Great Lakes Environmental Directory Great Lakes Great Lakes environment Great Lakes grants exotic species water pollution water export drilling environment Great Lakes pollution Superior Michigan Huron Erie Ontario ecology Great Lakes issues wetlands Great Lakes wetlands Great Lakes Great Lakes environment Great Lakes watershed water quality exotic species Great Lakes grants water pollution water export oil gas drilling environment environmental Great Lakes pollution Lake Superior Lake Michigan Lake Huron Lake Erie Lake Ontario Great Lakes ecology Great Lakes issues Great Lakes wetlands Great Lakes Resources Great Lakes activist Great Lakes environmental organizations Great Lakes Aquatic Habitat air pollution alien species threatened rare endangered species ecological Great Lakes information Success Stories Great Lakes Directory Home/News Great Lakes Calendar Great Lakes jobs/volunteering Search Great Lakes Organizations Take Action! Contact Us Resources/Links Great Lakes Issues Great Lakes News Article About Us Networking Services

Great Lakes Article:

More drain tests sought
Water dumped into lake needs checking, county official says
By Gene Schabath / The Detroit News

   HARRISON TOWNSHIP -- If leaders from five communities along Lake St. Clair decide to adopt a coastal zone management plan, Doug Martz hopes one issue they tackle is clean water.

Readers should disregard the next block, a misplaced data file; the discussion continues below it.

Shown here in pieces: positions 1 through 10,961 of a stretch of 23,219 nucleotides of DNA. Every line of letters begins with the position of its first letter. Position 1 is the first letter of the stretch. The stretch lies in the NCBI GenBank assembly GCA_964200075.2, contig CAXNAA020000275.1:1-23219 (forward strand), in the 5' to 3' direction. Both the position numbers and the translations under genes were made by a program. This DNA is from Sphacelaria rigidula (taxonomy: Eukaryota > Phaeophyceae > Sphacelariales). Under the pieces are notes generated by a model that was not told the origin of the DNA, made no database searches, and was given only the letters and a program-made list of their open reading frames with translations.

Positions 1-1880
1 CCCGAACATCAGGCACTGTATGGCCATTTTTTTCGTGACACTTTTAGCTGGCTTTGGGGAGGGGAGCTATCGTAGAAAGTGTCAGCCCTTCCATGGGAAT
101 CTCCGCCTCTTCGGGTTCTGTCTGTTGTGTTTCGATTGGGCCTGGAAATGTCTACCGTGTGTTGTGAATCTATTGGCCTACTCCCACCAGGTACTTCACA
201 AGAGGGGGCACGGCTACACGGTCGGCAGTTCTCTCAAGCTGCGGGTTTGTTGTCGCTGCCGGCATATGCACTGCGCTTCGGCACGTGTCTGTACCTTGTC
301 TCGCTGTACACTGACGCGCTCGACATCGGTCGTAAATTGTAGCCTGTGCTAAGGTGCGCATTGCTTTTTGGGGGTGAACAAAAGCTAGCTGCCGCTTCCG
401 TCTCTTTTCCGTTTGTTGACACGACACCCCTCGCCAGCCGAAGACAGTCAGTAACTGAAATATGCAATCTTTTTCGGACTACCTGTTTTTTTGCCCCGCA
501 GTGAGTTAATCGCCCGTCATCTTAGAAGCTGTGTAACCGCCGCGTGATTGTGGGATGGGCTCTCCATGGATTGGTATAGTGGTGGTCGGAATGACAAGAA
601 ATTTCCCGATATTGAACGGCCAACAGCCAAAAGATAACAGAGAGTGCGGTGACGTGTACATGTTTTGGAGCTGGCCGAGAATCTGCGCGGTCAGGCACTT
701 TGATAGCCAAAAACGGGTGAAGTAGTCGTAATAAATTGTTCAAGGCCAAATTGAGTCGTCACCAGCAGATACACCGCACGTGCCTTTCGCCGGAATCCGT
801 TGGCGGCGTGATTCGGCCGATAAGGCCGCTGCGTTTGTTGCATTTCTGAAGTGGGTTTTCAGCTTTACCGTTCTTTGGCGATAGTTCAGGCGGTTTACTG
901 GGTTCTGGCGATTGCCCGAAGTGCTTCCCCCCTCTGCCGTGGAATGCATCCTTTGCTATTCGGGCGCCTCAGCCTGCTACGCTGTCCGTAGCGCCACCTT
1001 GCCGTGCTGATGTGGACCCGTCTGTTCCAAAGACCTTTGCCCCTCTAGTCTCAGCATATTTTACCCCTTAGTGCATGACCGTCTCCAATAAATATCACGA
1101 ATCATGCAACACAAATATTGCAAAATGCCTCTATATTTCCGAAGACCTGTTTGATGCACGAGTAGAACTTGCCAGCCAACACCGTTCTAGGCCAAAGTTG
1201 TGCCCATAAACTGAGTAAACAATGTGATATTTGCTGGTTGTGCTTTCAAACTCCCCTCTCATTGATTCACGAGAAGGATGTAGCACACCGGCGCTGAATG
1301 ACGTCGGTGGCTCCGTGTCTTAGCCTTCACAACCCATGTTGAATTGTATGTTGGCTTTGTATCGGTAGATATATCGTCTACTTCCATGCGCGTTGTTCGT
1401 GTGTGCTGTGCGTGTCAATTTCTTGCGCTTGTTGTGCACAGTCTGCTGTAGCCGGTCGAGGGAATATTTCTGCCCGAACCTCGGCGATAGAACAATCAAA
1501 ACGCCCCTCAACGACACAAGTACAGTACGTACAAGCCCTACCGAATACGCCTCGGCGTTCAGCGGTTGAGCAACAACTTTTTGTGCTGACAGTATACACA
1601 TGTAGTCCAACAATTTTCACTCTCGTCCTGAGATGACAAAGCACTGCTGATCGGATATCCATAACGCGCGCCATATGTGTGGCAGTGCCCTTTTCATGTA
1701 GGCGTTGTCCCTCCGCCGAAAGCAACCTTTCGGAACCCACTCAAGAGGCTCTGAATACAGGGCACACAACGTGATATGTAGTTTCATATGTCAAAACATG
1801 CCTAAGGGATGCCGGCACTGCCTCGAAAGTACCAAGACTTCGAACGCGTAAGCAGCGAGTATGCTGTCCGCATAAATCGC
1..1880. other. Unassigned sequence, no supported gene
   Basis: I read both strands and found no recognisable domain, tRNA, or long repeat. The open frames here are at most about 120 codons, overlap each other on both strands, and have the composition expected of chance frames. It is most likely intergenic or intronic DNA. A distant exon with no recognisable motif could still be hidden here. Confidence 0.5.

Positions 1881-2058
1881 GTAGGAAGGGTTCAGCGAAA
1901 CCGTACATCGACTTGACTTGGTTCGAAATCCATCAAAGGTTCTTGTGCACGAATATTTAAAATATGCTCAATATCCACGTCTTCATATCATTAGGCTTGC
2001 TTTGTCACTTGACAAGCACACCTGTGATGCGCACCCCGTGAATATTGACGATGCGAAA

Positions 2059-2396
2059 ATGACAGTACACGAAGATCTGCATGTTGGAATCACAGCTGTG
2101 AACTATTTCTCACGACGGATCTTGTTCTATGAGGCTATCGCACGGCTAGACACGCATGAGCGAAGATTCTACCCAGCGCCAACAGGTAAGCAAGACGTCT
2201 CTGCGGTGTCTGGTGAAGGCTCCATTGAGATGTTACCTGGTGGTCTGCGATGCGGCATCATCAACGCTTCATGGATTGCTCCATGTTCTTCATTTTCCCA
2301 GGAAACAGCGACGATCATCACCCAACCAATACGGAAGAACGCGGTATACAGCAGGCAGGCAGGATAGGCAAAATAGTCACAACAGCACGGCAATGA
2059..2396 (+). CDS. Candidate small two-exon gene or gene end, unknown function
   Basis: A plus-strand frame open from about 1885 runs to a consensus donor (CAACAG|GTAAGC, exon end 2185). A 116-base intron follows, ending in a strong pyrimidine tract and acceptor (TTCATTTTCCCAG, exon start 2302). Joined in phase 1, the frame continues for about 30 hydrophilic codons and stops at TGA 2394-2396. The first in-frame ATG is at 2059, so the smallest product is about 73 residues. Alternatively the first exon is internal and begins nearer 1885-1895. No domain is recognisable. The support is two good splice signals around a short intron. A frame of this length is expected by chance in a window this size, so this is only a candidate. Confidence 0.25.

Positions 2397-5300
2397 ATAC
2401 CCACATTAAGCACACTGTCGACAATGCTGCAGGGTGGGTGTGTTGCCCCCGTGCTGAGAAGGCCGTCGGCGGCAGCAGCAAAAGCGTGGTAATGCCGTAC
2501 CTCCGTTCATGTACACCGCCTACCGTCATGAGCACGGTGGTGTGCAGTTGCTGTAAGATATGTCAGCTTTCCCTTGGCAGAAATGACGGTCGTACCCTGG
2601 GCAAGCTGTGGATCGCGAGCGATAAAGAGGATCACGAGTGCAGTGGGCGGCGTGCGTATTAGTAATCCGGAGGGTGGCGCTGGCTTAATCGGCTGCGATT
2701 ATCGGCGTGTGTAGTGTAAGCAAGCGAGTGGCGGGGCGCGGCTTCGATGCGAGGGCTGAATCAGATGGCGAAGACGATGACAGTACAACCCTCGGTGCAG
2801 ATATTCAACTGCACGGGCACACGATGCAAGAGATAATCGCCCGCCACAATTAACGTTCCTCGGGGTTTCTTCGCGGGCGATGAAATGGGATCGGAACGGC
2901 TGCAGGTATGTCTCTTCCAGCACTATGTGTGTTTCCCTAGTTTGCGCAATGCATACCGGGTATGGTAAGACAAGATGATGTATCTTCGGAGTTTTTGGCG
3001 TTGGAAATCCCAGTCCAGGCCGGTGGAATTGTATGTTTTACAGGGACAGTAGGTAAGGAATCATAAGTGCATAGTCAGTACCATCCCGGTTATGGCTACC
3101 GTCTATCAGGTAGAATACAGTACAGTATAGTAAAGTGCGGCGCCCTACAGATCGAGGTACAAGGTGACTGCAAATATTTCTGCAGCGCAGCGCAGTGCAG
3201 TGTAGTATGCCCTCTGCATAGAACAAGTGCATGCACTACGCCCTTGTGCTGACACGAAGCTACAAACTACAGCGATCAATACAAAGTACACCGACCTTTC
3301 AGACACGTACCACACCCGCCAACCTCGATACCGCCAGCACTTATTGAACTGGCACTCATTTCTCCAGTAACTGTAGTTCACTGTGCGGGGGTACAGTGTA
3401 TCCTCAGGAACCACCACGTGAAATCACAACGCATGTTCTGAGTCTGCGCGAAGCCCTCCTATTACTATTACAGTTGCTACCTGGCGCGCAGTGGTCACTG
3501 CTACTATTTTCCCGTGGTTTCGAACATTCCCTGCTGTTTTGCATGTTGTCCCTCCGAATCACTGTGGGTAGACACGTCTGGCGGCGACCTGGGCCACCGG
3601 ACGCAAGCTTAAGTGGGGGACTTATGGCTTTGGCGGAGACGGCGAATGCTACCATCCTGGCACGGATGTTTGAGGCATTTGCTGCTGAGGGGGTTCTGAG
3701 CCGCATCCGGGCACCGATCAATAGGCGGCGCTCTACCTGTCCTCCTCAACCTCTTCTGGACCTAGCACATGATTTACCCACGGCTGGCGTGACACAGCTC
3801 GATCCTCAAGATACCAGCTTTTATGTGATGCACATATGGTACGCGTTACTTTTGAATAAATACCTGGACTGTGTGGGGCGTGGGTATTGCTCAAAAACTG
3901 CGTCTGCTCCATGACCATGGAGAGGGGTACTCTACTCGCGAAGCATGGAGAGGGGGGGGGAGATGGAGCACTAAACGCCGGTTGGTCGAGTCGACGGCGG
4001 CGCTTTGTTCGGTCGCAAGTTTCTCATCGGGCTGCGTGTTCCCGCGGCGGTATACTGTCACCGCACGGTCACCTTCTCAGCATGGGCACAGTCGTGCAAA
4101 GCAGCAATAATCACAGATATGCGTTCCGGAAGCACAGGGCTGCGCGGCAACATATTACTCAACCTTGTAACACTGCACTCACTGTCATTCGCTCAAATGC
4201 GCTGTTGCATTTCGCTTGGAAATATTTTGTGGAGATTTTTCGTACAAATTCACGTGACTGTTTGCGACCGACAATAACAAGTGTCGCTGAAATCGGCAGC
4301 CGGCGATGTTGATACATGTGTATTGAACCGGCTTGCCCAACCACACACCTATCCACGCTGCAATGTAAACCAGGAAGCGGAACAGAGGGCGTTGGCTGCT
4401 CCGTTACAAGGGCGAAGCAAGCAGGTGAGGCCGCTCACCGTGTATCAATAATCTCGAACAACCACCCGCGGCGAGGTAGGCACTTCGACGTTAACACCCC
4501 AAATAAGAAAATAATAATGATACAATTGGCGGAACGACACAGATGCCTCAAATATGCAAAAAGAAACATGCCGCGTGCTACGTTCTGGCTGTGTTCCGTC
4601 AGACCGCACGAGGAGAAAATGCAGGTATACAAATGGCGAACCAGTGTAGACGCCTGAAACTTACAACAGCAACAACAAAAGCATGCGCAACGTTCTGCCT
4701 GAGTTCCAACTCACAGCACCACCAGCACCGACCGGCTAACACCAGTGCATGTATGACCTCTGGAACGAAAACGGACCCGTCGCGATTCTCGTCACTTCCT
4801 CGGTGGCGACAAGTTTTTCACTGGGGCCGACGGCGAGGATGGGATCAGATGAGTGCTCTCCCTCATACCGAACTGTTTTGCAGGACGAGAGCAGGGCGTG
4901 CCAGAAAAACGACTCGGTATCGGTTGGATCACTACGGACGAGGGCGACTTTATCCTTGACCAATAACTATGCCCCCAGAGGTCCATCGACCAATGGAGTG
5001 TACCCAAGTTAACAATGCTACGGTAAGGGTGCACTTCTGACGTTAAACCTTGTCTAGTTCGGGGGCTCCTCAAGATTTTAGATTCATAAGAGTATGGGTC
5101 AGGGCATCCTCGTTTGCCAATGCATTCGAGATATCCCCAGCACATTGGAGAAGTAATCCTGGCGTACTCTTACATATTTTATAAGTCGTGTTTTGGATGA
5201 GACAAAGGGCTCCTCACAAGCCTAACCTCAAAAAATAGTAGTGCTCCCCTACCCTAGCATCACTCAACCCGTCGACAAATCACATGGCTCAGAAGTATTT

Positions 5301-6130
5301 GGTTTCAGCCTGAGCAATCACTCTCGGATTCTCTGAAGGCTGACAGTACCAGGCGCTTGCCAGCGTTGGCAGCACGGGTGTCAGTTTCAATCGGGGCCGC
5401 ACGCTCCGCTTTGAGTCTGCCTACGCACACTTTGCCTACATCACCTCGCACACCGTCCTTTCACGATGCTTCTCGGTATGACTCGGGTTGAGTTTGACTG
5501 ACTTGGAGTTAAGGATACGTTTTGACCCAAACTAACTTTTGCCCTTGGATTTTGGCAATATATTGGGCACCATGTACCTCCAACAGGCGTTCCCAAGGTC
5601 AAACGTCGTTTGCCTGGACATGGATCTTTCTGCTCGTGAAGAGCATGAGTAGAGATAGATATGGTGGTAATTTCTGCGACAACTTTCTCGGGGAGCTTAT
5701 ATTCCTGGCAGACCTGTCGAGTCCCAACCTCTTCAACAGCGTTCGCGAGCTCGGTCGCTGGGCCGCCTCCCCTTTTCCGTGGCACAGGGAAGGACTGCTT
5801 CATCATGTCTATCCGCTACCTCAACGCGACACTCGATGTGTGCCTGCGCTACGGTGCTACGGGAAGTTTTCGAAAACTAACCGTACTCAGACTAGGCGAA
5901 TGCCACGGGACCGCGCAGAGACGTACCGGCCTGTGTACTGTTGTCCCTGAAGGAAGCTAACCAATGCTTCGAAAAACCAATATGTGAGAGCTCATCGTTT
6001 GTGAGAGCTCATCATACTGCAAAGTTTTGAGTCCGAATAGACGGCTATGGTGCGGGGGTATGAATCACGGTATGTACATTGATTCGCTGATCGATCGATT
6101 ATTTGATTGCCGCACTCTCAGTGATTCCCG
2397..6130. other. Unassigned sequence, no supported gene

Martz, chairman of the Macomb Water Quality Board, hopes the communities urge extensive testing of the 20 drains that dump storm water into Lake St. Clair, canals and other waterways.
   "Who knows what is coming from these drains," Martz said.
   Pollution abatement is one of the topics the coastal zone program will address, organizers say.
   Thomas Kalkofen, director of the Macomb County Health Department, said Martz' suggestion has merit.
   "We might look for some Clean Michigan Initiative funding, or maybe we can address it through our illicit discharge program," he said.
   The Clean Michigan Initiative is a $675 million state plan whose objectives include environmental cleanup, water protection, state and local park improvements, and pollution prevention.
   Under the illicit discharge project, the Macomb health department has been testing for E. coli bacteria in county drains to track down and correct improper sewer connections.
   Kalkofen said the health department conducted a comprehensive testing program two years ago of the 20 drain outfalls into Lake St. Clair, but the testing only was for E. coli bacteria.
   High levels of E. coli bacteria can cause skin rashes, intestinal problems and diarrhea in humans. Bacteria levels have forced dozens of beach closings along Lake St. Clair over the past several years.

This information is posted for nonprofit educational purposes, in accordance with U.S. Code Title 17, Chapter 1,Sec. 107 copyright laws.
For more information go to: If you wish to use copyrighted material from this site for
purposes of your own that go beyond "fair use," you must obtain permission from the copyright owner.

Great Lakes environmental information

Return to Great Lakes Directory Home/ Site Map